Mr. Speaker, it is an honour to speak today in support of Bill S-201, the genetic non-discrimination act. I applaud Senator Cowan for his efforts for many years on this issue and my colleague, the member for Don Valley West, who has been a tireless advocate to end genetic discrimination.
With this bill, we have the historic opportunity to join all other G7 countries that already have legislation that protects its citizens from discrimination based on their genetics.
As we have heard, the bill has three components, each of which is critical to the new genetic non-discrimination bill, which would make it a criminal offence for a service provider to require genetic testing or that a person disclose results of past testing. The second part would amend the Canada Labour Code to set up a complaint procedure for those working in federally regulated industries. Finally, it would amend the Canadian Human Rights Act to add the words “genetic discrimination”.
The proposed amendments would remove two of these three components of the bill and could leave more 90% of Canadians with a false sense of security that they are indeed protected. As we know, only 5% to 7% of Canadians are covered by the Canadian Human Rights Act, so most would still remain without protections with the government's proposed amendments.
My colleague from Don Valley West shared a timeline that highlights the rapid changes taking place in genetic testing. In 2003, scientists first mapped the human genome. Then there were 100 genetic tests for diseases or conditions. When Senator Cowan first spoke about this issue in the Senate 10 years later, the number of tests had jumped to 2,000. Today that number has skyrocketed to almost 35,000, with tests available for more than 10,000 conditions.
The Canadian Coalition for Genetic Fairness is a group of 18 organizations dedicated to establishing protections from genetic discrimination for all Canadians. Members include the ALS Society of Canada, the Alzheimer Society of Canada, Muscular Dystrophy Canada, the MS Society of Canada, Osteoporosis Canada, and 13 more. They have stated that cases of genetic discrimination have been documented in Canada and are continuing to grow. As they remind us, all Canadians are impacted by genetic discrimination. Each of us has dozens of genetic mutations that could increase or decrease our risk of getting diseases such as diabetes, heart disease, cancer, Parkinson's, or Alzheimer's disease.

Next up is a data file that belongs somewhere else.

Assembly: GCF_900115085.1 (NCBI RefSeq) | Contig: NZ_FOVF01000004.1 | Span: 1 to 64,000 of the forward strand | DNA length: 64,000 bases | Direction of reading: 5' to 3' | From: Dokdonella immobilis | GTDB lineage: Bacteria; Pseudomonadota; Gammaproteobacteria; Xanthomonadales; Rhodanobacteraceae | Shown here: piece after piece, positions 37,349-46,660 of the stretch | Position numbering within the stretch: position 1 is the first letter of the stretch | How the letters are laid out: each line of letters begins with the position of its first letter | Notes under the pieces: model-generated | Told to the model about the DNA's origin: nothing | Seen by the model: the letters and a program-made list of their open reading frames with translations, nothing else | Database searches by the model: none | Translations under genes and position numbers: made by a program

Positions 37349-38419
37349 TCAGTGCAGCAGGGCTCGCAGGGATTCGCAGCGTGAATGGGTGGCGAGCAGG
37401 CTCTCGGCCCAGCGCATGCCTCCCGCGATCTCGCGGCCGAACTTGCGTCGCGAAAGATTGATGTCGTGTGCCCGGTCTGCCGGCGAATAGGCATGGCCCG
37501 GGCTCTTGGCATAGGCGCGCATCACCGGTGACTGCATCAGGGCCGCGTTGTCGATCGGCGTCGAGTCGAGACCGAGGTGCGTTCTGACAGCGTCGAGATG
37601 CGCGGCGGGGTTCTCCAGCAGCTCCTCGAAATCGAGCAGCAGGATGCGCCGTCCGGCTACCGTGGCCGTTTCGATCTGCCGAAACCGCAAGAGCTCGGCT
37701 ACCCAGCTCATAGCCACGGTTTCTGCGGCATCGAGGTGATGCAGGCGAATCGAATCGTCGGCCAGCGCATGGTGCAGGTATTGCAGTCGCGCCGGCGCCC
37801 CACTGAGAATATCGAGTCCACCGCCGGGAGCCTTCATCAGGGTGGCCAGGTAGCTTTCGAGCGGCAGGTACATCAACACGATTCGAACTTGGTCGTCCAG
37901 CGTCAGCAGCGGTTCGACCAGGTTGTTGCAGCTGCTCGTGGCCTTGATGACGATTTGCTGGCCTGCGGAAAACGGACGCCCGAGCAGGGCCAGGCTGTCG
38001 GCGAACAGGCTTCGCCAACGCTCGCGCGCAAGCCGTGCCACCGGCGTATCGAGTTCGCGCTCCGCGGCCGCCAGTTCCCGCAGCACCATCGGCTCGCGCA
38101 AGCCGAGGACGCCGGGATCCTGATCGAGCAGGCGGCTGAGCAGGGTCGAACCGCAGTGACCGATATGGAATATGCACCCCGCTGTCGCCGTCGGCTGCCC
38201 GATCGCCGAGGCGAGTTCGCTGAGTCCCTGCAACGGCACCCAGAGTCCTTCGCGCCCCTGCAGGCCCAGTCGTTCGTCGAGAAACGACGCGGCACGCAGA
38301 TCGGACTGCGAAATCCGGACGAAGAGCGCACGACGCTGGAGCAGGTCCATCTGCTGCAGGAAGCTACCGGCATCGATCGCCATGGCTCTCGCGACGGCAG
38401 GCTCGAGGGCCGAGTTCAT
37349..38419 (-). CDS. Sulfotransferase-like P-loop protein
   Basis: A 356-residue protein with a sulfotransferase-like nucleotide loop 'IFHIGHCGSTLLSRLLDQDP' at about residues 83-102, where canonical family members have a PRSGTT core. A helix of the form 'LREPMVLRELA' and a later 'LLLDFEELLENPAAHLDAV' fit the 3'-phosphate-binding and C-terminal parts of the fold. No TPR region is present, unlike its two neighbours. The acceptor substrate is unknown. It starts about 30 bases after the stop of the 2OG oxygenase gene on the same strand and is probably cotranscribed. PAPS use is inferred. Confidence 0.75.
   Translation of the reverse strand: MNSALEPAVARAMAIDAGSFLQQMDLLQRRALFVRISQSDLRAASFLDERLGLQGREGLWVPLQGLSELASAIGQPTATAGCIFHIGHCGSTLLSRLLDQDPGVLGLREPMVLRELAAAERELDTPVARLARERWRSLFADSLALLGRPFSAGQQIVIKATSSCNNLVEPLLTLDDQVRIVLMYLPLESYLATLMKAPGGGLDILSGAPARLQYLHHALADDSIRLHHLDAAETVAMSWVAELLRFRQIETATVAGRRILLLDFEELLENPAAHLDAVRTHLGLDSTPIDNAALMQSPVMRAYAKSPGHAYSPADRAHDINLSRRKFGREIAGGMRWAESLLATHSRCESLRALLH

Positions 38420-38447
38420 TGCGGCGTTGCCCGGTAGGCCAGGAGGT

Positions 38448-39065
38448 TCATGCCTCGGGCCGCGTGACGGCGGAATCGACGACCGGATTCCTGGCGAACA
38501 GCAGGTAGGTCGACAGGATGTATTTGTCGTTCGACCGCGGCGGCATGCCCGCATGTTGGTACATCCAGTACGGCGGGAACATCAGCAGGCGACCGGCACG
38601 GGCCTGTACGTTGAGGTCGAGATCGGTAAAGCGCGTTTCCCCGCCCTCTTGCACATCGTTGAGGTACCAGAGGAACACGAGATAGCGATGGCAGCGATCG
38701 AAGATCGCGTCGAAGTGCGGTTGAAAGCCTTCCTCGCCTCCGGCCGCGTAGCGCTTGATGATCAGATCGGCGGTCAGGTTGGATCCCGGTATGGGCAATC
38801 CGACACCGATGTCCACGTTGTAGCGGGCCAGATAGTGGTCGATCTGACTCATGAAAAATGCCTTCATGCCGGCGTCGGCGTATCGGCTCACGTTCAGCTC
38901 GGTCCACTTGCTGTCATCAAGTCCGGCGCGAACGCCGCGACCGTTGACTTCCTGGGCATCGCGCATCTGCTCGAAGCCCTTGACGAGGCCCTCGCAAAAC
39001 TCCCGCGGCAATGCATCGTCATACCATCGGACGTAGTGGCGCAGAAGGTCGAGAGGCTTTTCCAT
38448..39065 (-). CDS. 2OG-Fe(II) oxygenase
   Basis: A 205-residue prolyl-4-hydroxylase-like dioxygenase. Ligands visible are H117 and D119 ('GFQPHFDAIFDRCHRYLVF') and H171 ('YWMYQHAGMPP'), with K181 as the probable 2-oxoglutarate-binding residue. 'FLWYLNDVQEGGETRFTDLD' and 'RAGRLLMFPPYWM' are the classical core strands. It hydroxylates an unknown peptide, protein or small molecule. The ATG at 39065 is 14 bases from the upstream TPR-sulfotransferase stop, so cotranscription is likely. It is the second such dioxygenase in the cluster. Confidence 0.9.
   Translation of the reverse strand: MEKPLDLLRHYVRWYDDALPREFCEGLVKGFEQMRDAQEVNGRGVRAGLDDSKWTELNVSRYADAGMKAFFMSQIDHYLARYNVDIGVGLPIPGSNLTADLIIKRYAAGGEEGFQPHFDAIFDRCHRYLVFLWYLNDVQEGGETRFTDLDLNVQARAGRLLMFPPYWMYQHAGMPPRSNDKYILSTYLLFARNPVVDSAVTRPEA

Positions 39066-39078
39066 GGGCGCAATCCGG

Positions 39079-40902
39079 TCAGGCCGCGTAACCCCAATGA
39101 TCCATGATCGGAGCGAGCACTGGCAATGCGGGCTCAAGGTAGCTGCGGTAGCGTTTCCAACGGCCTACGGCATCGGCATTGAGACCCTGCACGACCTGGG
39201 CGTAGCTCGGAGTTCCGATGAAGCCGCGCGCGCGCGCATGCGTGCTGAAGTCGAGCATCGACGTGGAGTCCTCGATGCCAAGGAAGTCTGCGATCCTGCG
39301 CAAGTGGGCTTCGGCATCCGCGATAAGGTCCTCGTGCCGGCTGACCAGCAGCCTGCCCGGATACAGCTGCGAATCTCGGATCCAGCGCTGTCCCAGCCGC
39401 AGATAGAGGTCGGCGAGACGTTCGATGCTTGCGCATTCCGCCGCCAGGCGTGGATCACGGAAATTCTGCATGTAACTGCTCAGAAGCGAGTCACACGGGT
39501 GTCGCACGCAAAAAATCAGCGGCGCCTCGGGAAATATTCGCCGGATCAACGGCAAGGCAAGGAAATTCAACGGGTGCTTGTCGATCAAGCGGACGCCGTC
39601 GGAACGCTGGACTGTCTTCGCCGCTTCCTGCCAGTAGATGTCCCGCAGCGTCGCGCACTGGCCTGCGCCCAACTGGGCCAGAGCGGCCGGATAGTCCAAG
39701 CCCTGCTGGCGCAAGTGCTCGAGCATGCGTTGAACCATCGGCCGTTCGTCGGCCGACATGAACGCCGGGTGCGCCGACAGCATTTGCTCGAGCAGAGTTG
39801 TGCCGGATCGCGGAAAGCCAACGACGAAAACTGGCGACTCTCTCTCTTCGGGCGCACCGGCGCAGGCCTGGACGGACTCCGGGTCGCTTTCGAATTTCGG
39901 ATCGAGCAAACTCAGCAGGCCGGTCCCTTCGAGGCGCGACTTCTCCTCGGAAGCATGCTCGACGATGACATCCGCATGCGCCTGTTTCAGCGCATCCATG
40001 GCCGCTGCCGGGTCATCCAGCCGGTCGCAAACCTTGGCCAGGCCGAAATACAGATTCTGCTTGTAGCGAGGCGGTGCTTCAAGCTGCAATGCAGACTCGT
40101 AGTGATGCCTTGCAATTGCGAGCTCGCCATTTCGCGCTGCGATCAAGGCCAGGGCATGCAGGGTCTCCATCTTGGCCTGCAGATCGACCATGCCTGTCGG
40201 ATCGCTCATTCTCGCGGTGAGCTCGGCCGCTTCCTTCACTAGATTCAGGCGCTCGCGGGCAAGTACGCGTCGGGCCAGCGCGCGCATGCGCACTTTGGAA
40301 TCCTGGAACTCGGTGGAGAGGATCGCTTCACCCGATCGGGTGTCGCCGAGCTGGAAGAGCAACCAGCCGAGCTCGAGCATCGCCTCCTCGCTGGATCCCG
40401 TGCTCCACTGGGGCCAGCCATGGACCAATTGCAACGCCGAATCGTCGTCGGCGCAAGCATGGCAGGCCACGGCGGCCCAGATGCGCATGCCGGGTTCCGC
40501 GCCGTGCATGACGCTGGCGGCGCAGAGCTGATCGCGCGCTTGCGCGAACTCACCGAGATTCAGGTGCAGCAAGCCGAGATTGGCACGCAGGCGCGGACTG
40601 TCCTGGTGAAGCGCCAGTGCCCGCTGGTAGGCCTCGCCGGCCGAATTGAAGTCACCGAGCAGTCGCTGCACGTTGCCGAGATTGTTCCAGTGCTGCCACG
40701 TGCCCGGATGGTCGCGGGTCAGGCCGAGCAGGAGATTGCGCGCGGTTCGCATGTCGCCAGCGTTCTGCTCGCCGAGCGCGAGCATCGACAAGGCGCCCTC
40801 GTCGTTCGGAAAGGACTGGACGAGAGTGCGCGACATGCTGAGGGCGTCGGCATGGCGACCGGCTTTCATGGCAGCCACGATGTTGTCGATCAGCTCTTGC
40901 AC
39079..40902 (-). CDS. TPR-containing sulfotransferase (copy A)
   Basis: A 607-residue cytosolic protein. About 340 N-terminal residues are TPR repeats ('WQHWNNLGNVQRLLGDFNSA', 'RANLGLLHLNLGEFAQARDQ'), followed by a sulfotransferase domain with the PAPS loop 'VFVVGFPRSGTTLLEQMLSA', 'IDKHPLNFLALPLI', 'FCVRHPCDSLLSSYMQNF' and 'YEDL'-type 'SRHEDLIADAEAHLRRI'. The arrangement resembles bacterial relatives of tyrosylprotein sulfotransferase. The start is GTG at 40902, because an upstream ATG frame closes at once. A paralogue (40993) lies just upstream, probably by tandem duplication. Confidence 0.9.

While I was aware that genetic testing was available, like most Canadians I had not given it a lot of thought. While I knew that my father's colon cancer made it more likely for me to develop the same cancer, there was not a genetic test available for that particular cancer. I knew about the BRCA gene and its connection to breast and ovarian cancer, but it was not until last year, when I had a meeting with Ovarian Cancer Canada, that I was shocked to learn of the discrimination that is taking place in our country based on genetics.
Ovarian cancer is an insidious disease that is notoriously hard to detect. There is no reliable early detection test. It is the third most common reproductive cancer in women and one of the most deadly. I was told the story of two sisters who had a history of ovarian cancer in their family. Their doctors recommended genetic testing, as their prognosis would greatly improve with the knowledge gained from these tests. One sister had the testing, was positive for the gene, and had surgery to remove her ovaries. The other sister was told her insurance would be cancelled if she tested positive, so despite the fact that the test could potentially save her life, she was afraid to risk losing her insurance and did not get genetic testing.
Just last night, I received a letter from a constituent who wished to stay anonymous out of fear of discrimination. She disclosed that she and her daughter had a genetic test that found that they both had a gene that could leave them blind. She questioned the fairness of allowing a simple genetic test to undermine her future access to employment and insurance, and she worried about her daughter and the effect it could have on her career and future. She reminded me that we live in Canada, a country where we celebrate our differences. We protect one another from race, colour, sex, and disability discrimination.
In an article posted yesterday, representatives from Ovarian Cancer Canada and the Centre for Israel and Jewish Affairs wrote: